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Newly released book records history of Hamburg Inn No. 2

BY JORDAN MONTGOMERY | MAY 03, 2012 6:30 AM

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Hamburg Inn No. 2 owner Dave Panther remembers the smell of food pouring from the exhaust fan when his family lived in the apartment above their restaurant. He remembers the clanging of pots and pans and the buzz of patrons chatting below.

As a boy, he helped his parents keep the restaurant running. After school, he would help clean up, restock the refrigerator with milk and sodas, and turn sacks of potatoes into French fries — sometimes 400 to 500 pounds at a time.

Panther's father bought the restaurant in 1948, which makes the Hamburg Inn Iowa City's oldest family-owned restaurant.

For more than 60 years, Hamburg Inn has been a place to find interesting people and a place in which interesting people have found themselves.

One of them is Marybeth Slonneger, an Iowa City author that recently penned The Burg: A Writer's Diner. At 7 p.m. May 8, guest writers will read their contributions to The Burg at Prairie Lights, 15 S. Dubuque St. The event will feature readings from Marvin Bell, Paul Ingram, Robert Garner McBrearty, Dr. Alphabet (Dave Morice), Gary Sanders, and Mary Helen Stefaniak. The event is free and open to the public.

When Slonneger arrived in Iowa City in 1982 to pursue a graduate degree in art, she got a job as a host from longtime friend Panther. While working at "the Burg," she noticed a special connection between the restaurant, its clientele, and the surrounding community.

"As hostess up front, I got to talk to quite a number people that were just visiting their children or passing through town. They would always come back and praise the place to me," she said. "There was a man who ate every meal there for five years, from 1965 to 1970 — that's the kind of connection we're talking about."

Her book features perspectives from almost 40 contributors that tell how the Hamburg Inn has affected their lives. One of the contributors is Writers' Workshop alumnus and former Hamburg dishwasher, Robert Garner McBrearty.

He was walking down the street in 1979, and Burg employee Gary Sanders asked if he needed a job.

"There was no application form, and I think I might have even started that same day," McBrearty said. "One night after work, I wrote 'The Dishwasher.' I wrote it from midnight to 5 a.m. at the kitchen table in my crummy little apartment I had. It wasn't based on the Hamburg Inn, but I did write it after a night of washing dishes."

His contribution to the book is "The Dishwasher," which has been reprinted several times and performed a handful of times across the country. He is one of the contributors who admits working at the diner changed the course of his life.

"In a curious way, that particular story really opened a lot of doors for me — it was a prize-winning story," he said. "It seemed like it was a big part of launching my career as a writer, and I would have never written that story if it weren't for my time working at the Hamburg Inn."

Sanders also said working at the restaurant changed his life. He floated around the country from 1965 to 1978. He attended six different colleges and dabbled in occupations from steel mill to private investigator to teacher. He regularly hitchhiked across the country and once sailed on a homemade sailboat from Mexico to Hawaii.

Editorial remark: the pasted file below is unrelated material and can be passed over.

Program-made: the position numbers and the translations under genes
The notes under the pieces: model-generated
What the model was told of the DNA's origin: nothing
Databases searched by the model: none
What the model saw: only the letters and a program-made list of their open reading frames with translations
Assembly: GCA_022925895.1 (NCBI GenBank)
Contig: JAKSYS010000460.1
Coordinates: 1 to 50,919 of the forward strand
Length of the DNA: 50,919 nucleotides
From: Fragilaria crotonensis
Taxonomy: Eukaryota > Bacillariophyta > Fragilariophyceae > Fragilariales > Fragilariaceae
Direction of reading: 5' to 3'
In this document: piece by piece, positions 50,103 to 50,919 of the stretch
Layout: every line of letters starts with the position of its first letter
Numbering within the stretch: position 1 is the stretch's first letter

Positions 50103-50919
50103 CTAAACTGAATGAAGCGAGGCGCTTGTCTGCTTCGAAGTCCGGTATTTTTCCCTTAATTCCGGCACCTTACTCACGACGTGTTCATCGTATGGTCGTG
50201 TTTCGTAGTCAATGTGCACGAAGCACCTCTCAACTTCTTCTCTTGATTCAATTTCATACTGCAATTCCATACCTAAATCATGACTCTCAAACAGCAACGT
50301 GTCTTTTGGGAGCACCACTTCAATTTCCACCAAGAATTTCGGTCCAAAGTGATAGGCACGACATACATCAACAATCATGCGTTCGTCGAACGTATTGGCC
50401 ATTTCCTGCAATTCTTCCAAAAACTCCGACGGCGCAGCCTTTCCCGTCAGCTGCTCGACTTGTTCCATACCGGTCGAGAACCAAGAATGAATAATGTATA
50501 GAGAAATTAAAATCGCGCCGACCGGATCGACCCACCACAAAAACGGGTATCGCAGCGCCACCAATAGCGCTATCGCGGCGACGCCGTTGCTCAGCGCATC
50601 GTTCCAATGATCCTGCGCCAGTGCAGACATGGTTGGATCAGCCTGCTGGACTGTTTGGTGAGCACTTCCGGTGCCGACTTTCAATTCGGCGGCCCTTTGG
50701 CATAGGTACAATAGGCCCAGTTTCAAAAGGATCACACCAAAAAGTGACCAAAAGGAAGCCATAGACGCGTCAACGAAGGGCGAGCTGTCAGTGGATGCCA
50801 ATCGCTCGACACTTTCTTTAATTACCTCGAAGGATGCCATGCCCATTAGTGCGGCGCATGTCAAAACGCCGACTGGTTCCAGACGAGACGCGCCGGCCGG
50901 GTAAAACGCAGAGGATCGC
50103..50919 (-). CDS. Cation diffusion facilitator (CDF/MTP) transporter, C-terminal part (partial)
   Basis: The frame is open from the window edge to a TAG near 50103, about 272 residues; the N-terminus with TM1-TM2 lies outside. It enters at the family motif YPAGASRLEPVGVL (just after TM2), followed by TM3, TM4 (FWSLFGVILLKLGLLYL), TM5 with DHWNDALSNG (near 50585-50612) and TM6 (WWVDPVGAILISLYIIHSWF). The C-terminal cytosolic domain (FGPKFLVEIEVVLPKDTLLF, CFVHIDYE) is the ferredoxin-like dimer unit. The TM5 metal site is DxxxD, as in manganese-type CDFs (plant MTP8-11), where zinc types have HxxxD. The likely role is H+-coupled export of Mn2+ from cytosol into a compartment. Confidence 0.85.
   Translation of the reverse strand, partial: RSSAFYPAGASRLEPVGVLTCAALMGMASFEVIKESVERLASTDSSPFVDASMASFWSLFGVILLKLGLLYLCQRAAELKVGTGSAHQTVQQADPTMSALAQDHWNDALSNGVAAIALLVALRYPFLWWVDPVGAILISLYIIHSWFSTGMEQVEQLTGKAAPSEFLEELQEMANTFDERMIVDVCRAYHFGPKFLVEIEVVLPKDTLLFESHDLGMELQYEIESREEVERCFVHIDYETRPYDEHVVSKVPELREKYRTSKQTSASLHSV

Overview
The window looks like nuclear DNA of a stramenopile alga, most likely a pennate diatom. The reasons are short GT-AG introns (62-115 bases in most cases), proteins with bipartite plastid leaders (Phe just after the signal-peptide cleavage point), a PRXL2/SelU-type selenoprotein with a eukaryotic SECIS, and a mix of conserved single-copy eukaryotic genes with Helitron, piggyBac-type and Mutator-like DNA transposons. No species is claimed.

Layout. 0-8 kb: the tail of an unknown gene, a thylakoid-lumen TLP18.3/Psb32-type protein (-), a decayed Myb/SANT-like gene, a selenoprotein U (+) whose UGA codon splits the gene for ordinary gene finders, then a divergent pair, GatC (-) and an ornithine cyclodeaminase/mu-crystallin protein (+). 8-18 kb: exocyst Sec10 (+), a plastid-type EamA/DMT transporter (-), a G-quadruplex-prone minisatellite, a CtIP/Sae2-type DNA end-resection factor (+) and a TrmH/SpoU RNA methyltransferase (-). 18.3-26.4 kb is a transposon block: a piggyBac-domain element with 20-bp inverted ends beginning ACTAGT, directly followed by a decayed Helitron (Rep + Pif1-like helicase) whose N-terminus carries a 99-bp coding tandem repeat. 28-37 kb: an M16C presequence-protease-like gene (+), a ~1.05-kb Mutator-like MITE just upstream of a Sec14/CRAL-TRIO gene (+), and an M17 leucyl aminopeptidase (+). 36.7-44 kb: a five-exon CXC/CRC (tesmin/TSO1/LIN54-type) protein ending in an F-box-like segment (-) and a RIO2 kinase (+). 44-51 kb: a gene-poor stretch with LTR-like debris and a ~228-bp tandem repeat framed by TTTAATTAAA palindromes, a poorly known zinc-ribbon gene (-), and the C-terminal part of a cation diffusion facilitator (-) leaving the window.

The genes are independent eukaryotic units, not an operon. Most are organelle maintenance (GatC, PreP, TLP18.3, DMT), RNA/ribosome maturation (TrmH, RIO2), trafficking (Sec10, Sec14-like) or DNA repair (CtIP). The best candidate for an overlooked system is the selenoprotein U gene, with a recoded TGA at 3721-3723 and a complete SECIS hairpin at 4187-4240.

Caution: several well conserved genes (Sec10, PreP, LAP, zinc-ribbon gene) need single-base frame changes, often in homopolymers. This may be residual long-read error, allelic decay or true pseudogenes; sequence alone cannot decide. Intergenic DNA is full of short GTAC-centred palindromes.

"In 1978, I ran out of steam physically and mentally. I visited somebody [in Iowa City], and I didn't know what I was doing with my life. I had zero plans," he said. "Then I got a job at the Burg."

During his time at the Hamburg Inn, he met what he called "a cross section of the community." He served doctors and gas-station attendants, lawyers and bus drivers.

"I waited on all those peoplem," he said. "So that immediately attracted me to the place. It was the hub where all these different people came. There were no class differences — everybody mingled freely."

In 1990, Sanders wrote "A restaurant with a soul" in his column in the Iowa City Press-Citizen. That article influenced Slonneger's decision to write her book.

From when he was first hired in 1979 to his article in 1990 and its reprinting in Slonneger's book, Sanders will always cherish his time working at the Hamburg Inn.

"It has a sense of community; you can just sit down and start talking to the person next to you," he said. "I'm not sure how many places there are like that, in Iowa City or across the country, where everyone is so relaxed and accepts each other. Whether you have pink hair, or you're 75-years-old and bald, people just like hanging out at the Burg."

The Hamburg community stretches far beyond the city limits.

"Whenever I travel across the country, I wear a Hamburg T-shirt," Sanders said. "And it doesn't matter where I am, people will say, 'Hey, you from IC? I've been to the Burg.' I've heard that in Berkeley, Hawaii, wherever. I've got 14 different T-shirts, and that's usually the only clothes I take with me when I travel."

The Hamburg is perhaps Iowa City's best-known restaurant, and its rich history is captured in Slonneger's book. The book is special to the thousands of patrons who have passed through the restaurant's door over the years, but it is perhaps most special to the man who has kept the door open.

"From a small business back in the '30s and '40s to its gaining state, national, and even international fame with the caucuses," Panther said. "I just think it's really neat to have a book about what my dad started years ago and how it's changed over the years. It's been a nice journey."


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